investing in rental property

Investing in rental property

Investing in rental property is one of many ways of building assets to achieve financial independence. I have reflected on my 10 years of experience to write about a structured process you should follow to succeed in this business. I am sharing lessons learned and warning signs. Read on about selection, financing, and management of a rental property. I hope this will be an inspiration to you.

You must follow a structured process to become great at investing in rental property

Investing in rental property starts with selecting the right piece of real estate

This sounds easy. There is a number of elements you need to consider when investing in rental property. Three key things here for starters: location, location, location. Some other things to consider are certain math you need to do. You also need to commit yourself to viewing a certain number of properties before you make an offer. Practice makes perfect.

Location, location, location

First of all, if you choose a good location you will enhance your chances of finding a good tenant (you can read more on tenants later on in this text). Secondly, a good location is also a great way to manage a risk of your property decreasing in value. Finally, great location will also be a good argument when negotiating financing with your bank.

Investing in rental property is numbers game

When you buy a home or flat for yourself and your family you will probably be more guided by emotions. When investing in rental property you absolutely must understand that this is all about numbers. To cut the long story short you need to make sure that every single investment decision will contribute positively to your cash flow. What do I mean by that? You will have certain expenses: mortgage, taxes, maintenance and repairs, and improvement. On the other hand, you will have rent paid by your tenants. If you are spending more than getting on a month by month basis than you have done something wrong.

Viewing more properties increases your success rate in investing in rental property

Finally, let me cast some light on a common mistake. People get so excited to start building their financial independence that they will buy first, the second or the third property they have seen. Don’t do it. Have a look at ten or twenty. Get some experience. Compare various options. Practice your numbers game.

The big day comes. You are about to purchase real estate. Investing in rental property is not a plan anymore it becomes real.

You have followed a rigorous and time-consuming process to select your first rental property. You are now ready to purchase it and start investing in rental property. The key question that you need to answer: what is the best way to finance it to achieve the greatest results?

The power of leverage when investing in rental property

One of the most powerful real estate investing tips is to use leverage. Financial institutions are more than happy to finance rental properties which means that you only need to put up some cash up front to become a landlord. Using leverage helps you achieve more in a shorter period. I have used leverage massively over the last ten years. It allowed me to grow significantly over time. I need to underline one thing here. Fast growth is great but before you decide to expand fast start slow and small. This is how you will learn what assets are all about. You will make mistakes. Everyone does. It is better to make a little mistake and learn a lesson than make a big mistake and be unable to recover from it for many years. Let me show you a couple of lessons learned so that you can avoid some mistakes on your way to financial independence.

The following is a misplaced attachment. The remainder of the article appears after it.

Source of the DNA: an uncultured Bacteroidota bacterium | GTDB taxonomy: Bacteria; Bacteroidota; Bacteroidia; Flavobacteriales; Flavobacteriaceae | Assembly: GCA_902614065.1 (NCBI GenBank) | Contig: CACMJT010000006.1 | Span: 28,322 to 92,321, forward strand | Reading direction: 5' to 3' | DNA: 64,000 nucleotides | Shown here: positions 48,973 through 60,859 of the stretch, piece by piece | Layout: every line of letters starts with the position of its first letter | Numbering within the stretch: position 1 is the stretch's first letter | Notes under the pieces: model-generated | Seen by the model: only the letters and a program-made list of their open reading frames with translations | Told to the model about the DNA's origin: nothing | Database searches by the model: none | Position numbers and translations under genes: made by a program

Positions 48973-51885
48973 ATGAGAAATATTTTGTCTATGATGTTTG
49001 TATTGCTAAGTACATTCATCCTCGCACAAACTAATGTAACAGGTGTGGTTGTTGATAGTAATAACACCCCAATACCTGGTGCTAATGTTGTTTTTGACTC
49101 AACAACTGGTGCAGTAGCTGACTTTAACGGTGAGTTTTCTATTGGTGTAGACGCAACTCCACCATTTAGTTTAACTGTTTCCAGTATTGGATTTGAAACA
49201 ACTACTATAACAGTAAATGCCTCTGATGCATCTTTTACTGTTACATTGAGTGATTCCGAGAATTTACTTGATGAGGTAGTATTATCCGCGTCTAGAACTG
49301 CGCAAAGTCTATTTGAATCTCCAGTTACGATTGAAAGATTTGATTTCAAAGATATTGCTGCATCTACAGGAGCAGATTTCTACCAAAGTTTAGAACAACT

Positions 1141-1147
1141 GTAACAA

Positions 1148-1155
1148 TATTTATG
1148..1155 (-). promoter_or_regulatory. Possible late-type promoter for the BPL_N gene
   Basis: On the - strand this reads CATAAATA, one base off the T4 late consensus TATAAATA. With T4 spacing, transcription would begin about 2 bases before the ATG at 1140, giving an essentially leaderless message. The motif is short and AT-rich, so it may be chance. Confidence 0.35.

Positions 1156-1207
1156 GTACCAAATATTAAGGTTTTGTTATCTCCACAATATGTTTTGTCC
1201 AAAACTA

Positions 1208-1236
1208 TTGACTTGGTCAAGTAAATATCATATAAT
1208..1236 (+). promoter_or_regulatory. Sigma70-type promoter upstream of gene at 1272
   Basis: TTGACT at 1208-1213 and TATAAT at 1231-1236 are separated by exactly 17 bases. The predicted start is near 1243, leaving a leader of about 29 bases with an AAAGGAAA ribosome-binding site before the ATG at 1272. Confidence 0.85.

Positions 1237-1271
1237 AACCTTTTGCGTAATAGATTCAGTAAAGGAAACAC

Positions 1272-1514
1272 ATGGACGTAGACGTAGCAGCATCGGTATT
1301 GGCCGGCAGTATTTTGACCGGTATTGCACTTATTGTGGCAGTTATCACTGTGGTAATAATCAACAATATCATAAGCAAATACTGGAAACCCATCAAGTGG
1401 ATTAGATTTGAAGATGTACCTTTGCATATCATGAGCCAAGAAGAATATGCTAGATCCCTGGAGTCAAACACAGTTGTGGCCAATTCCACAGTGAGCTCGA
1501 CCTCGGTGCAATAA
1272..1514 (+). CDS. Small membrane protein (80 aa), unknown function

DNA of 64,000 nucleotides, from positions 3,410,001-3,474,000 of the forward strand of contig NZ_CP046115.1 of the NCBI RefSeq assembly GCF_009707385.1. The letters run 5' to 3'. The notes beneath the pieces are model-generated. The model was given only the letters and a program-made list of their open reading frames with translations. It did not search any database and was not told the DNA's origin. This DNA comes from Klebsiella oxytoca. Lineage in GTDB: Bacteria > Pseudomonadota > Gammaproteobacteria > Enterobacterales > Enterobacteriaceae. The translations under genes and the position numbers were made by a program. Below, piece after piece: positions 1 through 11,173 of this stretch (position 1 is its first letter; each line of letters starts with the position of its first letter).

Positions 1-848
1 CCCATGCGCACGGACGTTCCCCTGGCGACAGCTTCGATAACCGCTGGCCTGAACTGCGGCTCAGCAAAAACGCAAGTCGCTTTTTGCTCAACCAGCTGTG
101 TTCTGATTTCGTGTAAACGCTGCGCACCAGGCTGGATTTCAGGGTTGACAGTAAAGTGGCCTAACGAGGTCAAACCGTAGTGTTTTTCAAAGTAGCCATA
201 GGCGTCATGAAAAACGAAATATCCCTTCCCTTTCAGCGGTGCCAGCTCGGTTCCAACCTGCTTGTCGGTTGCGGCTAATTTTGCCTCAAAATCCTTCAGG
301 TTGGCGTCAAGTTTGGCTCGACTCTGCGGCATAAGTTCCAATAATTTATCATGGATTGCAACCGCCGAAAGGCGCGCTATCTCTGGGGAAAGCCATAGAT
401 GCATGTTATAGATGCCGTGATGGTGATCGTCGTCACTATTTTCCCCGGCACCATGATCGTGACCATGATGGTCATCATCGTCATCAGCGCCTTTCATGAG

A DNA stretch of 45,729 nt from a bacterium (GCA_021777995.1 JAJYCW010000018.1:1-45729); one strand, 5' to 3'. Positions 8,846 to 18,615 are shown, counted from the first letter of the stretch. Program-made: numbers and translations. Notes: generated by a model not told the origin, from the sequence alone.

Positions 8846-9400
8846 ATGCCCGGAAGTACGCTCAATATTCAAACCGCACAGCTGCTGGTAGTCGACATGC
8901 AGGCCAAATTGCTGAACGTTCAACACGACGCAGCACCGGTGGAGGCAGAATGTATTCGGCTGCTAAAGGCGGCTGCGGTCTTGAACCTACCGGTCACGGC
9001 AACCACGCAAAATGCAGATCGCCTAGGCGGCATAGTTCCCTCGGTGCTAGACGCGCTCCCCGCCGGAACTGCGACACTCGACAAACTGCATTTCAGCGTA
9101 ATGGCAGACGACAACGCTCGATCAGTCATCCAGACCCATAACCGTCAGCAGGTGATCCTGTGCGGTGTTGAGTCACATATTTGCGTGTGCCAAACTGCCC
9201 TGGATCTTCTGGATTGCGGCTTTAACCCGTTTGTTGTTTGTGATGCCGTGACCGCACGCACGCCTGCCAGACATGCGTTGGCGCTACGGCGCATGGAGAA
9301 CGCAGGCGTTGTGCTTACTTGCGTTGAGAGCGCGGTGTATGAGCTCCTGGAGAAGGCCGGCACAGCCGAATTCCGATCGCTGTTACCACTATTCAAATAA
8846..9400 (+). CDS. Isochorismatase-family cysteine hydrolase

Lessons learned on leveraging when investing in rental properties

Follow a golden rule o 20% down payment for your safety and better price

One of the golden rules when investing in rental property is to pay 20% of your project in cash. There are at least two key reasons for that.

First of all, this is for your own safety in case of real estate market prices go down. I know that salespeople like real estate developers and bankers will tell you that real estate prices always go up. We have seen in times and again that it is not necessarily the case.

The second reason is, that financial institutions will be willing to give you a better price for financing if you show that you have some cash to be paid upfront. There is a mechanism in banking called scoring. Based on a number of demographical data, financial data and behavioral data banks calculate how much risk they will take when extending financing to you. The less the risk the better the price.

Follow 20% rule when you are starting investing in rental properties. Buy five or ten units and you will know if you can relax that condition or stick to it on your journey to financial independence.

Make sure you understand your debt to income ratio

Financial independence does not necessarily mean that you are debt free. One of the reasons is that there are different types of debt. Some debt may drag you down other can significantly accelerate your journey to financial independence. Irrespective of the type of debt you carry you need to always understand how much in percent your annual debt payments are in relation to your net income. You will probably not want to see this metric greater than 25% for your safety.

I highly recommend that before you started investing in rental property you make all efforts to eliminate all bad debt that you carry. I am talking car lease payments, credit cards, cash loans, overdrafts and retail debt. The less bad debt you carry the better your debt to income ratio. More importantly, your scoring with financial institutions will rocket and again you will get a better price on your leveraged investment.

Read more about bad debt here Bad debt your number one enemy